The Nobel Prize was awarded in Physiology or Medicine in 1998 to Louis J. Ignarro, Robert F. Furchgott and Ferid Murad for demonstrating the signaling properties of nitric oxide. Nitric oxide (NO) is one of the few gaseous signaling molecules and is a key biological messenger that plays a role in many biological processes. NO research has led to new treatments for treating heart as well as lung diseases, shock and impotence. (Sildenafil, popularly known by the trade name Viagra, enhances signaling through NO pathways.) Scientists are currently testing whether NO can be used to stop the growth of cancerous tumors, since the gas can induce programmed cell death, apoptosis.
This is another "must-have volume packed with robust methods from authors around the globe. Researchers interested in the detailed biochemistry of NO and its synthesis will have this indispensable volume on their shelves.
*Essential resource for every laboratory involved in NO-related work
*Gathers tried and tested techniques from global labs which eliminates searching through many different sources and avoids pitfalls so the same mistakes are not made over and over.
* Aids researchers in the design of medically important therapies for heart disease and cancer
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Chapter One: Protein 3-Nitrotyrosine in Complex Biological Samples: Quantification by High-Pressure Liquid Chromatography/Electrochemical Detection and Emergence of Proteomic Approaches for Unbiased Identification of Modification Sites
Chapter Two: Selective Fluorogenic Derivatization of 3-Nitrotyrosine and 3,4-Dihydroxyphenylalanine in Peptides: A Method Designed for Quantitative Proteomic Analysis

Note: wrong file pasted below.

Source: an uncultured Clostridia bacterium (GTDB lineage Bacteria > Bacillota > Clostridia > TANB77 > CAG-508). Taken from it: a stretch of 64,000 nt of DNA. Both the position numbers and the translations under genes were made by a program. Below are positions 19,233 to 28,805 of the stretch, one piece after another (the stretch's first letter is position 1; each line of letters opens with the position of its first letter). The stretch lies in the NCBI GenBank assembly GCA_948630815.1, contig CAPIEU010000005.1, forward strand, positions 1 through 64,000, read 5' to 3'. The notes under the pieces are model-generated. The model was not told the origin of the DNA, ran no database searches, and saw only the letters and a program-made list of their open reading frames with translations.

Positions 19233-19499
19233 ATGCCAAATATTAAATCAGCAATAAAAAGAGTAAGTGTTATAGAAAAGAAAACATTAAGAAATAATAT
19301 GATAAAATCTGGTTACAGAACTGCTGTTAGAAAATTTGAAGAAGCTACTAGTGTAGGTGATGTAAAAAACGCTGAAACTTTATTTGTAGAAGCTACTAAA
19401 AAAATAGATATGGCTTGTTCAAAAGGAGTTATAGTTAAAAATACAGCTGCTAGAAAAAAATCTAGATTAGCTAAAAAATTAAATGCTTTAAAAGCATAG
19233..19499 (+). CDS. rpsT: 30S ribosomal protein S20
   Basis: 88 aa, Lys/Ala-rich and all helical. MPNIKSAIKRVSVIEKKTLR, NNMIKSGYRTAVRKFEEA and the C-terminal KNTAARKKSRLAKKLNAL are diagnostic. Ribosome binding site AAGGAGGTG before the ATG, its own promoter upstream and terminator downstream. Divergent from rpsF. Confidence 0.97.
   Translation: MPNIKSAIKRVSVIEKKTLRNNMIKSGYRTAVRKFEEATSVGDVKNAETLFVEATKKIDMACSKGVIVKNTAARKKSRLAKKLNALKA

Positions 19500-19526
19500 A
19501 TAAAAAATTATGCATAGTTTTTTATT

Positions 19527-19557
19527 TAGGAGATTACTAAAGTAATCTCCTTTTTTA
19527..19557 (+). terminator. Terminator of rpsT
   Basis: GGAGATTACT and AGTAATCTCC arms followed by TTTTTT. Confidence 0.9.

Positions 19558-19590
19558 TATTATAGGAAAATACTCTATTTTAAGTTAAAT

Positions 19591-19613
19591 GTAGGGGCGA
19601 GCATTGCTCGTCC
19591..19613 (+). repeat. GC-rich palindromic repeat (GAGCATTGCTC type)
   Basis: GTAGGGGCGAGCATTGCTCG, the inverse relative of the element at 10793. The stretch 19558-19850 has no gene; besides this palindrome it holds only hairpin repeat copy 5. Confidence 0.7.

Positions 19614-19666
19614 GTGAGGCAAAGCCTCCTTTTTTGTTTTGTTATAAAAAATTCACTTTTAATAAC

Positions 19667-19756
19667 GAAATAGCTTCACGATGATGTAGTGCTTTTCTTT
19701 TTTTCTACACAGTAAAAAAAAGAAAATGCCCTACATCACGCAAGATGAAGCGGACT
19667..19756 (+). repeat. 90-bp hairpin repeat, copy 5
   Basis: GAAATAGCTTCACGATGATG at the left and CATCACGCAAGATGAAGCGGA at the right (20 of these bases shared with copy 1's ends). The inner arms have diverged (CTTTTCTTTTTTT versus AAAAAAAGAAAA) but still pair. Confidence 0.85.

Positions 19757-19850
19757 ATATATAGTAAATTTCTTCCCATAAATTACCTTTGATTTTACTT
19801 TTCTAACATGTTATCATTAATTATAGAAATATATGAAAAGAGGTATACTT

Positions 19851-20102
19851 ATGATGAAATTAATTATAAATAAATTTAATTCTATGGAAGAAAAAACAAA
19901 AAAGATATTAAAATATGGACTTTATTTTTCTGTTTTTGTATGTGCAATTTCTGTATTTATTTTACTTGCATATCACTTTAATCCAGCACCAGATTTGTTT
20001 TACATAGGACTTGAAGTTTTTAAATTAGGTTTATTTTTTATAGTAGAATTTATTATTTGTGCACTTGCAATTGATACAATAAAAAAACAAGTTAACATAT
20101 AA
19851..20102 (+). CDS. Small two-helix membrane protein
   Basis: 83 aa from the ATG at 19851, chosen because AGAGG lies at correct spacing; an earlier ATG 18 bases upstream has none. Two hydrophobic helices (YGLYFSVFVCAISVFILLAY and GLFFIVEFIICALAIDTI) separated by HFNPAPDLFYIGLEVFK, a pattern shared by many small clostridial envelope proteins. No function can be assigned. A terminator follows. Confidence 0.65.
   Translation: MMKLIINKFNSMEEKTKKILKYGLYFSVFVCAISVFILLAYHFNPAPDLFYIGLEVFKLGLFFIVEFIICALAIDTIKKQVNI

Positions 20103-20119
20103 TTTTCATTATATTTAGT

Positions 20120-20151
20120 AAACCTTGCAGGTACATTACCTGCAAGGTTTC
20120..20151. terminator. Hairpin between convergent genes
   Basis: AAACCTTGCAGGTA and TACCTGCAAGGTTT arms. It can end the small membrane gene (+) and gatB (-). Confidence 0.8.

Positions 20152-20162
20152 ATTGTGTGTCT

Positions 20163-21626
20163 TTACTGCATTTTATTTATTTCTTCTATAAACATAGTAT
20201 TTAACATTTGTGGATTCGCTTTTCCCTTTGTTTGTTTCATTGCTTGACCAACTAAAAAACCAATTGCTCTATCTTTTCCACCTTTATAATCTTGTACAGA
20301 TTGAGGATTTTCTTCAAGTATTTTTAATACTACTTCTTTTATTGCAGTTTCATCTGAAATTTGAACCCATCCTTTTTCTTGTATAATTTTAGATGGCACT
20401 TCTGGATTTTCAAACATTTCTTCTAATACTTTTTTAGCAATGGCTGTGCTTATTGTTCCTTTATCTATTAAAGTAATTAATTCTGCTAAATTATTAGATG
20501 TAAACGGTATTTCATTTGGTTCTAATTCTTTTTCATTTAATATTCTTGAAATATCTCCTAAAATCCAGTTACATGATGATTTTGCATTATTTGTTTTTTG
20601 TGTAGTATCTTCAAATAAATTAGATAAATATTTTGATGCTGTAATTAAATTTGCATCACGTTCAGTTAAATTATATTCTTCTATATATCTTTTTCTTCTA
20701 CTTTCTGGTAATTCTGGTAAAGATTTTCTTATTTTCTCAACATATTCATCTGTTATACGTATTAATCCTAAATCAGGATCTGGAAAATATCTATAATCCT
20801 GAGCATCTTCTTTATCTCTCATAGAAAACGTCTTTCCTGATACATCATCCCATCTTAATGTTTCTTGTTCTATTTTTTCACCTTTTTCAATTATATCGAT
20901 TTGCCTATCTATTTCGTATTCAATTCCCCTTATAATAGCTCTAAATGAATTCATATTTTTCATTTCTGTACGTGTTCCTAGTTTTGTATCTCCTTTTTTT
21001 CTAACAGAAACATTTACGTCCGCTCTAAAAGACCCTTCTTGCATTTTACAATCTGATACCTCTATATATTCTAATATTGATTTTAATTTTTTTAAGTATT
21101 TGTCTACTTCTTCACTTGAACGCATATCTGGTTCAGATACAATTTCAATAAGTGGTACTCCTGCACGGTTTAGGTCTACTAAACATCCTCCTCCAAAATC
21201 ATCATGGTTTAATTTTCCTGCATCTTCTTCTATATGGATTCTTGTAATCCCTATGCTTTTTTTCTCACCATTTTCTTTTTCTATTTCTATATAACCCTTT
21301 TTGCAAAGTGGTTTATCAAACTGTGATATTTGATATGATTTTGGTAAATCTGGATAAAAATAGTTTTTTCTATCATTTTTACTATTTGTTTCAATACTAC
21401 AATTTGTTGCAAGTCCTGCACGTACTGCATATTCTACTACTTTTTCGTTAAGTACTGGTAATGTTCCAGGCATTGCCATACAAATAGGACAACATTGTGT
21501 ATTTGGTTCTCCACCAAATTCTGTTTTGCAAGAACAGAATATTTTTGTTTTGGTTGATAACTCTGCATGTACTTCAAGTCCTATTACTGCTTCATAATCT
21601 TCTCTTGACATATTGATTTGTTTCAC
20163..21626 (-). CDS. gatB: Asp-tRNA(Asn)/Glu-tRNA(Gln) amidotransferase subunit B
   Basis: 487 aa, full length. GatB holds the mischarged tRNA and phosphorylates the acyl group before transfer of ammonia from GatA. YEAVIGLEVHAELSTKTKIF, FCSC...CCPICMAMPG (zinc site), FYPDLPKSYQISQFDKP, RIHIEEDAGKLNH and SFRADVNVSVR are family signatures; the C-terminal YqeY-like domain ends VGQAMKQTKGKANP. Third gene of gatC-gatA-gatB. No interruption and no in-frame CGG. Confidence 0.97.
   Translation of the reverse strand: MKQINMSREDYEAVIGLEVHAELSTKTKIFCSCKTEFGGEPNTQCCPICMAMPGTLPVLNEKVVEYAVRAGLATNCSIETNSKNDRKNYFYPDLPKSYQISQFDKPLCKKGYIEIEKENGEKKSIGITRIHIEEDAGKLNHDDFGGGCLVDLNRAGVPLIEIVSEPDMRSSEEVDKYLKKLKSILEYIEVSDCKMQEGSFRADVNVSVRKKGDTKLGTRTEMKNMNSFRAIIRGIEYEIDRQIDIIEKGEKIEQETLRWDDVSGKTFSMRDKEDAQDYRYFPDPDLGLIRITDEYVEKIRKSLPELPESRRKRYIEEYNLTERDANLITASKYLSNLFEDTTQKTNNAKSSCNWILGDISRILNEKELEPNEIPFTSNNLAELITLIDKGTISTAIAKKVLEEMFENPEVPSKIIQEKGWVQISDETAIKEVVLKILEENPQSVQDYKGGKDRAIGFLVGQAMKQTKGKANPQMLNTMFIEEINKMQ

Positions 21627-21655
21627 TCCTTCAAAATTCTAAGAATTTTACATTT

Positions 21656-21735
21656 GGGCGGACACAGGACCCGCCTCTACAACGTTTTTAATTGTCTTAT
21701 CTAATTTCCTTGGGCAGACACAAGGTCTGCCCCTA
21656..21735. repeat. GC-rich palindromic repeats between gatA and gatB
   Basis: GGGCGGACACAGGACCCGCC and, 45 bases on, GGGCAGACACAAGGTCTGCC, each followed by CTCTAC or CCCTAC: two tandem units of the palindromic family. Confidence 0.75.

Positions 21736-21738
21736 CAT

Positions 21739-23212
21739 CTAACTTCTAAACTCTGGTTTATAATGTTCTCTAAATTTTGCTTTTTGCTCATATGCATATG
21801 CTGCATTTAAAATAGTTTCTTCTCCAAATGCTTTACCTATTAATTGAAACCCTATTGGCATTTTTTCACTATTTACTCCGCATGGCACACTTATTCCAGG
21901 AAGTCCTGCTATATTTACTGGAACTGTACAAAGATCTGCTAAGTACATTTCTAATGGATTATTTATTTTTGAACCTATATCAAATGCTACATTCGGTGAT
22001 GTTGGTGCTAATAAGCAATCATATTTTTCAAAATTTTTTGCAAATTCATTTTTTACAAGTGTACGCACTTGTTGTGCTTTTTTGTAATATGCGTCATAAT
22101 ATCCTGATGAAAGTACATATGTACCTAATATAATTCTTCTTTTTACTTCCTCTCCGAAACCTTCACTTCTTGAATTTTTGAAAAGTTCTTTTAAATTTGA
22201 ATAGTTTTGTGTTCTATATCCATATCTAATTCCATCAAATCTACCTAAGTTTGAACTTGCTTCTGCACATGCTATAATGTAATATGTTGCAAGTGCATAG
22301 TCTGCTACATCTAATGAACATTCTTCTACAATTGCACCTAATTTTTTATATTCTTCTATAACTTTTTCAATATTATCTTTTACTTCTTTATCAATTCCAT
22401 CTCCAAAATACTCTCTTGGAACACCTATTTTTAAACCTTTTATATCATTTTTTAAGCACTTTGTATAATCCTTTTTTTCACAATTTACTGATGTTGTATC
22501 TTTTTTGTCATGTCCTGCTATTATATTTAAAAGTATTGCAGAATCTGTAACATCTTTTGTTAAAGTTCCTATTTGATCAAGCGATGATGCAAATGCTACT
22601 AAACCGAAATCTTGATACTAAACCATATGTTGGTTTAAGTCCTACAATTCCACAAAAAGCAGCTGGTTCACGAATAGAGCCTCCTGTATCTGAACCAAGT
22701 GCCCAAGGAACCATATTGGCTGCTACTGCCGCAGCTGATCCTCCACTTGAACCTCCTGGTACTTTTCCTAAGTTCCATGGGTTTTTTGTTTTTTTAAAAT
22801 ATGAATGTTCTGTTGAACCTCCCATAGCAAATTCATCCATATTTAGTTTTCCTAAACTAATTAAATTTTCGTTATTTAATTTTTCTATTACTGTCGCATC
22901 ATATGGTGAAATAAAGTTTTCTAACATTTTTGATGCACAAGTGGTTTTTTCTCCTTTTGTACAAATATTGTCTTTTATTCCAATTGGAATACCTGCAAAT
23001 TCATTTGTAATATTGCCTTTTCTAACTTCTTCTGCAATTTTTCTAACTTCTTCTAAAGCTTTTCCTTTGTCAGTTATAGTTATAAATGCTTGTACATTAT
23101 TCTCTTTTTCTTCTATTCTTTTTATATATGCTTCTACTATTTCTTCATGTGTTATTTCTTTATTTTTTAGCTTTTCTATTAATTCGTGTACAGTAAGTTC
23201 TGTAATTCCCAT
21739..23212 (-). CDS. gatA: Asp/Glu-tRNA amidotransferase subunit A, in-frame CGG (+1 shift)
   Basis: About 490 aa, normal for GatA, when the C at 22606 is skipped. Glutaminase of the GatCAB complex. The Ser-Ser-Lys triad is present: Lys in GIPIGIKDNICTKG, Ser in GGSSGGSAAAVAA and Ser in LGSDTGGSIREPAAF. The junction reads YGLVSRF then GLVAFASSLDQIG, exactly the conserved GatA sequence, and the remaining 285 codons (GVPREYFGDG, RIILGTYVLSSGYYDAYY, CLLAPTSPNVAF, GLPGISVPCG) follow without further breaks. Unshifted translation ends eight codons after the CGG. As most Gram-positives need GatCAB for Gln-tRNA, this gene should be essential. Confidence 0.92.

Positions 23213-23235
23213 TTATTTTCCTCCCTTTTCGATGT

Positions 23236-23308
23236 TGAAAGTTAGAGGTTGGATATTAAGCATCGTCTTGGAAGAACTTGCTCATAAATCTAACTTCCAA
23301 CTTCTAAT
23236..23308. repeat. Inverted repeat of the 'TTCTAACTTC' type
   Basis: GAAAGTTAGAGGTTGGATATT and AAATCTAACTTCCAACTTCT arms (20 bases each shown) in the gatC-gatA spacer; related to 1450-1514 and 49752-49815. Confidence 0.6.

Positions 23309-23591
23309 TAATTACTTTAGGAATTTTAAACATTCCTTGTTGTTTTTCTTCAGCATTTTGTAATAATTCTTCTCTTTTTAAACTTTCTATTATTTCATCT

Chapter Three: Nitroalkenes: Synthesis, Characterization, and Effects on Macrophage Activation
Chapter Four: In-Gel Detection of S-Nitrosated Proteins Using Fluorescence Methods
Chapter Five: The Arachidonate-Dependent Survival Signaling Preventing Toxicity in Monocytes/Macrophages Exposed to Peroxynitrite
Chapter Six: Practical Approaches to Investigate Redox Regulation of Heat Shock Protein Expression and Intracellular Glutathione Redox State
Chapter Seven: Monitoring Oxidative Stress in Vascular Endothelial Cells in Response to Fluid Shear Stress: From Biochemical Analyses to Micro- and Nanotechnologies
Chapter Eight: Determination of S-Nitrosothiols in Biological and Clinical Samples Using Electron Paramagnetic Resonance Spectrometry with Spin Trapping
Chapter Nine: Novel Method for Measuring S-Nitrosothiols Using Hydrogen Sulfide
Chapter Ten: Kinetic Studies on Peroxynitrite Reduction by Peroxiredoxins
Chapter Eleven: Nitrocytochrome c: Synthesis, Purification, and Functional Studies
Chapter Twelve: Tyrosine Nitration, Dimerization, and Hydroxylation by Peroxynitrite in Membranes as Studied by the Hydrophobic Probe N-T-BOC-L-tyrosine tert-Butyl Ester
Chapter Thirteen: Assessment of Superoxide Production and NADPH Oxidase Activity by HPLC Analysis of Dihydroethidium Oxidation Products
Chapter Fourteen: Methods to Measure the Reactivity of Peroxynitrite-Derived Oxidants Toward Reduced Fluoresceins and Rhodamines
Chapter Fifteen: Detection and Characterization of Peroxynitrite-Induced Modifications of Tyrosine, Tryptophan, and Methionine Residues by Tandem Mass Spectrometry
Chapter Sixteen: Reductive Gas-Phase Chemiluminescence and Flow Injection Analysis for Measurement of the Nitric Oxide Pool in Biological Matrices
Chapter Seventeen: Detection and Measurement for the Modification and Inactivation of Caspase by Nitrosative Stress In Vitro and In Vivo
Chapter Eighteen: Interactive Relations between Nitric Oxide (NO) and Carbon Monoxide (CO): Heme Oxygenase-1/CO Pathway Is a Key Modulator in NO-Mediated Antiapoptosis and Anti-inflammation
Chapter Nineteen: Detection and Characterization of In Vivo Nitration and Oxidation of Tryptophan Residues in Proteins
Chapter Twenty: In Vivo Real-Time Measurement of Nitric Oxide in Anesthetized Rat Brain
Chapter Twenty-One: Nitric Oxide and Cardiobiology-Methods for Intact Hearts and Isolated Myocytes
Chapter Twenty-Two: Microscopic Technique for the Detection of Nitric Oxide-Dependent Angiogenesis in an Animal Model